How to Trademark & Protect Your Brand, Simple Steps to Begin
In today’s competitive business landscape, acquiring a trademark and protecting your brand’s unique identity is more important than ever. To protect your brand and intellectual property rights, you will want to trademark your brand name, logo, and design.
By understanding the process and following a few simple steps, you can begin to safeguard your brand from infringement and unauthorized use. This guide will provide an overview of how to go about trademarking and protecting your brand, laying the foundation for long-term success and growth.
Below is an overview of the process and a few simple steps to help you get started.
TRADEMARK TyPES OVERVIEW
Generally speaking, a trademark is a form of intellectual property right to protect your uses of identifiers that allow consumers to distinguish the source of your goods and services from those of anyone else. Trademark and trade dress source identifiers can be virtually anything nonfunctional, such as words, symbol, colors, shapes, and even smells, so long as the primary purpose is to inform the world that you or your company is the source of the product or service.
Coca Cola®, for example, utilizes many types of source identifiers as trademarks. It has a trademark in the name, “Coca-Cola” in various languages, the cursive script of the name “Coca-Cola”, the wavy lines of its bottle labels, and even the shapes of its bottles. We couldn’t possibly do it justice in a single summary, but Coca Cola® claims over 1000 trademarks in the United States alone.
Our most successful clients have allowed us to build similar (though more modest) brand portfolios of trade dress and trademark registrations that collectively strengthen their rights in many obvious and subtle ways.
Legally there are many names for the various types of trademarks, such as “service marks” or “trade dress”, but lawyers and their clients will usually just use “trademark” or “mark” to refer to any type of intellectual property that protects your brand identity.
You do not need to register a trademark to enforce it against others. However, an unregistered trademark, also known as a common law trademark, does not enjoy many of the legal benefits automatically given to registered trademarks.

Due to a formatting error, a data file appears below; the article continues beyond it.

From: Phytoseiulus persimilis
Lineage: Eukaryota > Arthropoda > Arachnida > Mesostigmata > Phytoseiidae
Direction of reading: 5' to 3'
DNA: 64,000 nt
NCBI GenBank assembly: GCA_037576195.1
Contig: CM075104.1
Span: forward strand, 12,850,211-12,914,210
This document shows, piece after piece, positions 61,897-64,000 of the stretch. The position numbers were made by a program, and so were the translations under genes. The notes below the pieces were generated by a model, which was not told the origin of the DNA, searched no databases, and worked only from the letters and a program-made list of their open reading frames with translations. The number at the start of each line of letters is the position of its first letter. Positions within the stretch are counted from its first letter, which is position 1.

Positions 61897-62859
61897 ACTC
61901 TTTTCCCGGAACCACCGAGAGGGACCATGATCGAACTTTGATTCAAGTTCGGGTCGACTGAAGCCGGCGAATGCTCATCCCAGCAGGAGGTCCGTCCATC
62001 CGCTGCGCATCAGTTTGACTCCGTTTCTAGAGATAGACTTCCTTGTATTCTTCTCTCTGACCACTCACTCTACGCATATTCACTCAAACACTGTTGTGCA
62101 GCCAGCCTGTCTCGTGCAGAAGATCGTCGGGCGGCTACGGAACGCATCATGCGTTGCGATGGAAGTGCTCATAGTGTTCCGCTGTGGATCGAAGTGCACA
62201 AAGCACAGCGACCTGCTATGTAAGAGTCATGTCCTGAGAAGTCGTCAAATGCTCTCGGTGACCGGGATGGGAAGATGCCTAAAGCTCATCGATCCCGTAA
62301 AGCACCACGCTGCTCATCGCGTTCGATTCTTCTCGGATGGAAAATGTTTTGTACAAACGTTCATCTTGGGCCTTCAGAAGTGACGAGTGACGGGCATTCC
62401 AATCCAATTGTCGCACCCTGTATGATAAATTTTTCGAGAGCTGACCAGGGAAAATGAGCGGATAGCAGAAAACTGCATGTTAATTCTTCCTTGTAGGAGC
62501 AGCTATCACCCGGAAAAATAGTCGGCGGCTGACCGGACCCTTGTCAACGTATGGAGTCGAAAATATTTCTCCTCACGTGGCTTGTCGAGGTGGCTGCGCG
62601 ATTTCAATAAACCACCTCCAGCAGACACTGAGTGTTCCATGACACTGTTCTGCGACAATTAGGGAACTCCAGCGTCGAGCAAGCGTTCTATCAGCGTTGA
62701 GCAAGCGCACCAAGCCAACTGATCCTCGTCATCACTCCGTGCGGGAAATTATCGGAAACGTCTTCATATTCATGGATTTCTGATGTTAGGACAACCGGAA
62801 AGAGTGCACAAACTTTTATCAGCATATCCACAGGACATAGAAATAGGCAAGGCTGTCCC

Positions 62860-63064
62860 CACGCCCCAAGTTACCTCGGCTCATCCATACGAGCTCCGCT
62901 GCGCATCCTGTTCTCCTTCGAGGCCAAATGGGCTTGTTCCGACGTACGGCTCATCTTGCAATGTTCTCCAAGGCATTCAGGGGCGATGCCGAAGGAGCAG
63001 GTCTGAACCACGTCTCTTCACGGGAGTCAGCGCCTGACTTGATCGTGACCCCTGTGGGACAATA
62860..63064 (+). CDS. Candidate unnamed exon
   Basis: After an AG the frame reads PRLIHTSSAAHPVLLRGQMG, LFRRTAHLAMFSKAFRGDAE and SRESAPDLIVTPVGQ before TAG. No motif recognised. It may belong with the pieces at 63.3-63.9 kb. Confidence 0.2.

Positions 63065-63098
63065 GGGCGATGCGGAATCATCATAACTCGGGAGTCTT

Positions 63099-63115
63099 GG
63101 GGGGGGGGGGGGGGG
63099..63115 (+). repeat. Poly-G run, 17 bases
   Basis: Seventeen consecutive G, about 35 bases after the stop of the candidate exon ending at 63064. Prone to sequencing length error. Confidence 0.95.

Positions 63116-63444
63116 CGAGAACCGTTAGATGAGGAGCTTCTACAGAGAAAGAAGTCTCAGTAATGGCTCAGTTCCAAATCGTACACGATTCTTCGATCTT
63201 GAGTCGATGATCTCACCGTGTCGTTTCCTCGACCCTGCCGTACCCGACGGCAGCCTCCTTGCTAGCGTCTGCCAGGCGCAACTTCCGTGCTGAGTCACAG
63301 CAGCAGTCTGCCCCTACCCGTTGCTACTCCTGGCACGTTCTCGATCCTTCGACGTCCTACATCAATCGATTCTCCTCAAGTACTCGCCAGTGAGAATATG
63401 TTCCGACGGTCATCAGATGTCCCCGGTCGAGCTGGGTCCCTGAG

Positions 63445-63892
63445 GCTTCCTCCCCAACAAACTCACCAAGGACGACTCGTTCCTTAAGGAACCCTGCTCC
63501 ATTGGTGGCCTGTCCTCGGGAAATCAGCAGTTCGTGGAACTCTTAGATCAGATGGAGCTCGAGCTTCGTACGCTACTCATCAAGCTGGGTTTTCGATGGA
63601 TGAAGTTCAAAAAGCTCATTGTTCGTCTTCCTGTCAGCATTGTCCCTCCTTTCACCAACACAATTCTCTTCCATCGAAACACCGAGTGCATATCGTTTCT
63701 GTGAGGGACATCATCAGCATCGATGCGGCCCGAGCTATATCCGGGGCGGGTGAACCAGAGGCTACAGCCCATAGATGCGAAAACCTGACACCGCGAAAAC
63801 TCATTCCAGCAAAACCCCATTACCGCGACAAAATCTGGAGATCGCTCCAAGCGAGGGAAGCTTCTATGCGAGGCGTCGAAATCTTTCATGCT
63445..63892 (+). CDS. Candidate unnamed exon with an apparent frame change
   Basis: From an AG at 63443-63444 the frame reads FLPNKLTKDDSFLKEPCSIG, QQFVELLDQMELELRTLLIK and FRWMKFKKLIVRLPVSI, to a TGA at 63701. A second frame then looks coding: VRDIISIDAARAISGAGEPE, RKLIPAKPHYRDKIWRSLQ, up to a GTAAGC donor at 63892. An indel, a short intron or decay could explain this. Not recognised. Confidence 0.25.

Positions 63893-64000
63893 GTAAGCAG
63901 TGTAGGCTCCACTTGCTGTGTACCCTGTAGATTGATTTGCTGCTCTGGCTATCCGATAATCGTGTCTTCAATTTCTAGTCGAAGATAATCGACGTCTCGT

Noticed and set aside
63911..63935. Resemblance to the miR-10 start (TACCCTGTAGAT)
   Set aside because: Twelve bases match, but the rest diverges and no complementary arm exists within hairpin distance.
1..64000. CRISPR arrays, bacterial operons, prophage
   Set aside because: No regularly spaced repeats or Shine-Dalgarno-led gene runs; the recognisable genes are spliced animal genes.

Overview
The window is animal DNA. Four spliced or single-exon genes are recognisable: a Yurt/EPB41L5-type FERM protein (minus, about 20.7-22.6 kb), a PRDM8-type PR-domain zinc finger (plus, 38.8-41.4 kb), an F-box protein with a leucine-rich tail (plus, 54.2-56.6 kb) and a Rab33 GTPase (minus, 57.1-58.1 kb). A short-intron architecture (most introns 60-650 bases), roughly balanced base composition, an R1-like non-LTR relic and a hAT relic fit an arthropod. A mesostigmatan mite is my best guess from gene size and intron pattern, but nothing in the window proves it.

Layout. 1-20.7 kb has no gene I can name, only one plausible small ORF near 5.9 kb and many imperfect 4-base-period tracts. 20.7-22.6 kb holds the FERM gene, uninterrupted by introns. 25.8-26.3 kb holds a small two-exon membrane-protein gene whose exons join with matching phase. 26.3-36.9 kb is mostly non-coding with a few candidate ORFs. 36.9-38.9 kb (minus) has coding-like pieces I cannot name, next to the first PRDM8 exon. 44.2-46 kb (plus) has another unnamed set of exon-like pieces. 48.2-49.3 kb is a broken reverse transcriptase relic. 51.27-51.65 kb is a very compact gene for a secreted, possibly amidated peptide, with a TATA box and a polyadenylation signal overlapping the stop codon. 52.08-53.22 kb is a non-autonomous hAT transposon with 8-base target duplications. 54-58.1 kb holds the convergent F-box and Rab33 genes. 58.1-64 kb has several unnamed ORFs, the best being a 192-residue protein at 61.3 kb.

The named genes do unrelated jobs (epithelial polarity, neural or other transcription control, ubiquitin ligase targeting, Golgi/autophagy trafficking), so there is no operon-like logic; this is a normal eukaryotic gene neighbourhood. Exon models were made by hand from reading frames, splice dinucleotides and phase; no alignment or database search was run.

For example, lawsuits require the Plaintiff to prove that what they are saying is true, but in disputes involving registered trademarks, the enforceability of the trademark is assumed to be valid and it’s the Defendant who must prove otherwise. This is incredibly powerful, and it applies to all registered trademarks and trade dress.
TRADEMARK SEARCH OVERVIEW
Trying to navigate trademark law without having completed a proper trademark search is like navigating a minefield without a map. The quality and depth of your trademark search depends on your needs, but generally a simple “knockout” search on the USPTO federal trademark database is sufficient to identify any registered trademarks that could cause problems for your application.
For example, if your trademark examiner determines that your application is confusingly similar to that of a previously registered trademark, you will likely be required to persuade the examiner that the likelihood of confusion, if any, is very low. This is much easier to do if you have planned ahead and the trademark search gives you that foresight. Likewise, if your trademark search reveals particularly similar trademark registrations, you may consider using our firm to help you rebrand before you even begin the trademark application process.
TRADEMARK Applications OVERVIEW